Over the years, I’ve written quite a bit about what it means to suffer with others. Most of it has been in the context of my experiences in Africa where I’ve seen excruciating poverty rob children of parents and parents the opportunity to provide for their children in even the most basic ways. I have never personally suffered at the hands of poverty, but as human beings, we carry an innate ability to suffer with others as they suffer even if we aren’t experiencing the same circumstance they are. I have shed many tears over the pain that people have had to endure, but I haven’t always wanted to engage in feeling that depth of hurt for others because it’s painful and it costs us. But coming alongside and choosing to suffer with someone else in the midst of their anguish or difficulty is not only a place where beauty is born – it is a privilege of the highest degree.
I was gently reminded of this last week as I spent time with a dear friend whose brother lost his battle with depression last month. There is no describing that kind of pain, honestly. As I drove through four states on my way to see her, I kept wondering how in the world to help her. What do you even say in circumstances where there are just no easy answers? How do you be a good friend when your heart can’t fathom what she must be feeling? I felt small and inadequate – mostly because I was exactly that.
Yet, we go anyway. We show up for each other even if it feels like we have nothing to offer. We run to where the suffering is because that is what God has built us for – engagement with a broken, messy world where things don’t make any sense and we have more questions than answers on most days. We go because we need each other. We don’t necessarily need each other’s words – we need each other’s hearts and presence. And I think more than anything, that’s what I wanted Lindsey to know – that I was there. There are so many, many times where our words need to be limited to “I’m so sorry” and “I love you”, then we need to shut up and throw our arms around our people and just let them get it all out. Because sometimes love looks like letting your friend sob and wail as you hold her on the bathroom floor while your heart feels like it will explode.
I was talking last night with some friends about the mystery of compassion and how our hearts are made to connect with other people’s pain and emotion – in a way, it becomes our own when we choose to connect with it. While sometimes this can feel burdensome simply because of the nature of pain, I am convinced that suffering with others and embracing them in the struggle is actually one of the most important gifts we can (and must) give each other. The thing about pain and suffering is that while the ache never seems to fully go away, it heals. People are permanently marked by whatever they have survived, but they heal. And as we watch the healing process in others, we start to hope just a little bit more. We in fact, might even heal a little bit ourselves. I know my own heart healed a little this past weekend as I spent time with my precious friend.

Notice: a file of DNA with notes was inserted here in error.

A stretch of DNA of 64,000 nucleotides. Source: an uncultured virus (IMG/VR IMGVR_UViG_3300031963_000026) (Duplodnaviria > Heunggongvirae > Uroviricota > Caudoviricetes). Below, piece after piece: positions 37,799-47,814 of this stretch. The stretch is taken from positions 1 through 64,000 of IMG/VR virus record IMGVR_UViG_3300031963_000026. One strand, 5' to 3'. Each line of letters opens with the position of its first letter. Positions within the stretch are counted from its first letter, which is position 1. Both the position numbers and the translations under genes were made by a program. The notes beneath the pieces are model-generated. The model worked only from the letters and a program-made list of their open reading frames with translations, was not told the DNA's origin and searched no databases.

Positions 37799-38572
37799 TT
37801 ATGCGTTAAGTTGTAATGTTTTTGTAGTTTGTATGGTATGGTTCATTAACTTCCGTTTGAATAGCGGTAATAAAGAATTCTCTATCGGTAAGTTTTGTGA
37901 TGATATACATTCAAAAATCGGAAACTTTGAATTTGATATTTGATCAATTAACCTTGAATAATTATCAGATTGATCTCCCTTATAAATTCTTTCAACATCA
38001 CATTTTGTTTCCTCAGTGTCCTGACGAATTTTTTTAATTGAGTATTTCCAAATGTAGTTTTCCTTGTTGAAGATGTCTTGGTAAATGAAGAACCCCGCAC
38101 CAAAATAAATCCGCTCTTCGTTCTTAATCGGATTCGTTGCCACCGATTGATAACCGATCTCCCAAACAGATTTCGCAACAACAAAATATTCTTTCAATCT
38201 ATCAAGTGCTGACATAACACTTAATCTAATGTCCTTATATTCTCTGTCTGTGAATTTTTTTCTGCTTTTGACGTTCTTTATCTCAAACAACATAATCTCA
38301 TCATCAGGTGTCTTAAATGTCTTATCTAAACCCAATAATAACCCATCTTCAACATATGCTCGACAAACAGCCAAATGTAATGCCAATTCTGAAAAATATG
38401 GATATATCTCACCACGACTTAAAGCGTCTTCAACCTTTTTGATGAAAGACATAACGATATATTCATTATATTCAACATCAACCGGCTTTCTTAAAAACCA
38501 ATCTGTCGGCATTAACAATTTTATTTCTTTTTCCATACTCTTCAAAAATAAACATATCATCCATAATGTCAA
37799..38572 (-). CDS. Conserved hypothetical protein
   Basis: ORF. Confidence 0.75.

Lindsey has become an avid gardener over the past few years. I walked with her through her garden as she showed me where certain plants were going to go in, and told me about how her raspberries grew last summer and her kid’s joy at popping them in their mouths.
She bought a greenhouse so she could get her seedlings started before planting season arrived.
The more she talked about what she was going to grow, the more her face lit up. I realized that this garden had quickly gone from a place to simply grow and gather a harvest to a place of hope for her. Last year, a tornado tore through Moore, Oklahoma where Lindsey lives. What a stark reminder that there will always be something that threatens our hope. Always. Yet we build anyway. We bend low and sink our hands into the dirt and we choose to hope. The storms may come. There may be wreckage, but we help each other rebuild. The soil may be frozen, but the cold ground thaws.
Flowers thought long gone make an appearance again.
Life grows out of brown dirt.
I glanced over at her heaping compost pile. Amazing how the rot of our lives is the catalyst for growth and beauty.
We spent hours on Friday moving two tons of mulch and dirt into their proper place. We were making the ground ready and we were doing it together.
As we worked side by side I was keenly aware that flinging that mulch and pouring that dirt was likely the best way I could have loved Lindsey that day. No words necessary. We built a little bit of hope together in that garden on Friday and I learned that no matter what, you always show up. Always. Even when you feel you have nothing to offer, you do.